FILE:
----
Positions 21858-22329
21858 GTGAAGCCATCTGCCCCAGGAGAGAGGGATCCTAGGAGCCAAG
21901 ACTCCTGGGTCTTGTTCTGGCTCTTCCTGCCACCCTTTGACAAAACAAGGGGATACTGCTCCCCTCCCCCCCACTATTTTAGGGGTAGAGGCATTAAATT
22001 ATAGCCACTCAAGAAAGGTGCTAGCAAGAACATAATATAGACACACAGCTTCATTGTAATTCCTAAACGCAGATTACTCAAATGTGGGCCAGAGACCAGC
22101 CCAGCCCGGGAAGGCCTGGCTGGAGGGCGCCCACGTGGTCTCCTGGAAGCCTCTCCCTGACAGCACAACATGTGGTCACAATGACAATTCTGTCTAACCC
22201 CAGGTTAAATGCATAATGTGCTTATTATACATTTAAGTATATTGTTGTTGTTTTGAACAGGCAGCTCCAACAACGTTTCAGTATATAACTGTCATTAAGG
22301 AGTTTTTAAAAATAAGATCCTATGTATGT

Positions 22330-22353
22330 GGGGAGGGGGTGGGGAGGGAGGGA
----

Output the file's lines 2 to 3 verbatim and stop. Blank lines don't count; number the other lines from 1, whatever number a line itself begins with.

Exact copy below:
21858 GTGAAGCCATCTGCCCCAGGAGAGAGGGATCCTAGGAGCCAAG
21901 ACTCCTGGGTCTTGTTCTGGCTCTTCCTGCCACCCTTTGACAAAACAAGGGGATACTGCTCCCCTCCCCCCCACTATTTTAGGGGTAGAGGCATTAAATT